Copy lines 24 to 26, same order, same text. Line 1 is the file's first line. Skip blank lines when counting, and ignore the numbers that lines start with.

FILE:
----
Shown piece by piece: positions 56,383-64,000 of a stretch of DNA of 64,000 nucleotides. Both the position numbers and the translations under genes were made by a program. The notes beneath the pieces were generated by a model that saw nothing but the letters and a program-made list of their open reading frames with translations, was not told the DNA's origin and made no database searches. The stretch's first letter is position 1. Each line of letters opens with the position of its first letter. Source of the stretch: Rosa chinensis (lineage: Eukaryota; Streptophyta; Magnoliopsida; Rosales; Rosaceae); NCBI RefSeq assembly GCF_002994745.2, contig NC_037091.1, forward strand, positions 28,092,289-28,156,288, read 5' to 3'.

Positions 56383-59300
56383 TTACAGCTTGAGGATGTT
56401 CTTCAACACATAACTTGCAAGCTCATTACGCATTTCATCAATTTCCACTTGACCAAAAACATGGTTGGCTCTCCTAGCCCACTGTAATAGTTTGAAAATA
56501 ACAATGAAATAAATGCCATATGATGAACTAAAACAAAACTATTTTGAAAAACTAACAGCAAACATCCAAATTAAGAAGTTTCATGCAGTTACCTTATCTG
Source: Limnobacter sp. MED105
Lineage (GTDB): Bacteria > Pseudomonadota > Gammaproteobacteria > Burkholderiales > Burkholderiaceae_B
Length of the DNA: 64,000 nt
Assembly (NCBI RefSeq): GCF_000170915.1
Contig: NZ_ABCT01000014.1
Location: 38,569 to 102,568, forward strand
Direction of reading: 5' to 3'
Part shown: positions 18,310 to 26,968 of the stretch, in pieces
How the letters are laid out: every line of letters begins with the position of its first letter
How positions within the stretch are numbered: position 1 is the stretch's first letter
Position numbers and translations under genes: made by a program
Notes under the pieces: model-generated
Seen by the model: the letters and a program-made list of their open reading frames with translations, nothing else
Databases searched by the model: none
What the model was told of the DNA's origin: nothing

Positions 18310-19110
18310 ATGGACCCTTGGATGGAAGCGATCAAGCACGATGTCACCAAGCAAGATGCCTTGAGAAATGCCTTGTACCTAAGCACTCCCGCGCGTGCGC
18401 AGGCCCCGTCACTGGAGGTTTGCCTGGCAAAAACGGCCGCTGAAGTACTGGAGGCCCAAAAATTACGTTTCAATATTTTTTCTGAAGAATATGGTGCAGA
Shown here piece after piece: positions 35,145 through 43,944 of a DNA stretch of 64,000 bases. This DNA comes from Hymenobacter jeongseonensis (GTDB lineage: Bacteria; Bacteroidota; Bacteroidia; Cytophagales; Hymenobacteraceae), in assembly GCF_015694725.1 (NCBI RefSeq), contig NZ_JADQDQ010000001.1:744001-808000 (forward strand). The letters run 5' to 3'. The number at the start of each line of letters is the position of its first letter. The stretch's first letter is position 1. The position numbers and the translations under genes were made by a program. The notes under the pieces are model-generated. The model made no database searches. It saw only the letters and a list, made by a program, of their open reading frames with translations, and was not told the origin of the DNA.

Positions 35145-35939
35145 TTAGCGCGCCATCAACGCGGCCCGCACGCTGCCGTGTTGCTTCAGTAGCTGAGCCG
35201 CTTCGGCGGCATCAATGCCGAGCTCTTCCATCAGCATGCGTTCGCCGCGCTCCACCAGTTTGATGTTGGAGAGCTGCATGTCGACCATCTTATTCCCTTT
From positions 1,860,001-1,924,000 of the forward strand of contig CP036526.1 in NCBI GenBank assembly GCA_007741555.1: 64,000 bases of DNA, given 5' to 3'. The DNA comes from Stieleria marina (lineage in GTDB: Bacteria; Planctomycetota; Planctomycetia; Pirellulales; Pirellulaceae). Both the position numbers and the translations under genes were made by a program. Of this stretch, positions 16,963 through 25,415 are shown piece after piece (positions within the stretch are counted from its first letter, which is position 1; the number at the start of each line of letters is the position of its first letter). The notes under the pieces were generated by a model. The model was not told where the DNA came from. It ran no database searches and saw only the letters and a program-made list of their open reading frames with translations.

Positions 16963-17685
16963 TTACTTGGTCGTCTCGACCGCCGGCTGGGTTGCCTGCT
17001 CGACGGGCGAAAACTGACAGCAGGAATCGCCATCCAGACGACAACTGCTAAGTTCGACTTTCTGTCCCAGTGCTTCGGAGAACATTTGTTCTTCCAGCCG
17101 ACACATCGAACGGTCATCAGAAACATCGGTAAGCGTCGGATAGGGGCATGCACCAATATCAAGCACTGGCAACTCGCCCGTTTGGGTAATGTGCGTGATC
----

Shown here piece after piece: positions 35,145 through 43,944 of a DNA stretch of 64,000 bases. This DNA comes from Hymenobacter jeongseonensis (GTDB lineage: Bacteria; Bacteroidota; Bacteroidia; Cytophagales; Hymenobacteraceae), in assembly GCF_015694725.1 (NCBI RefSeq), contig NZ_JADQDQ010000001.1:744001-808000 (forward strand). The letters run 5' to 3'. The number at the start of each line of letters is the position of its first letter. The stretch's first letter is position 1. The position numbers and the translations under genes were made by a program. The notes under the pieces are model-generated. The model made no database searches. It saw only the letters and a list, made by a program, of their open reading frames with translations, and was not told the origin of the DNA.

Positions 35145-35939
35145 TTAGCGCGCCATCAACGCGGCCCGCACGCTGCCGTGTTGCTTCAGTAGCTGAGCCG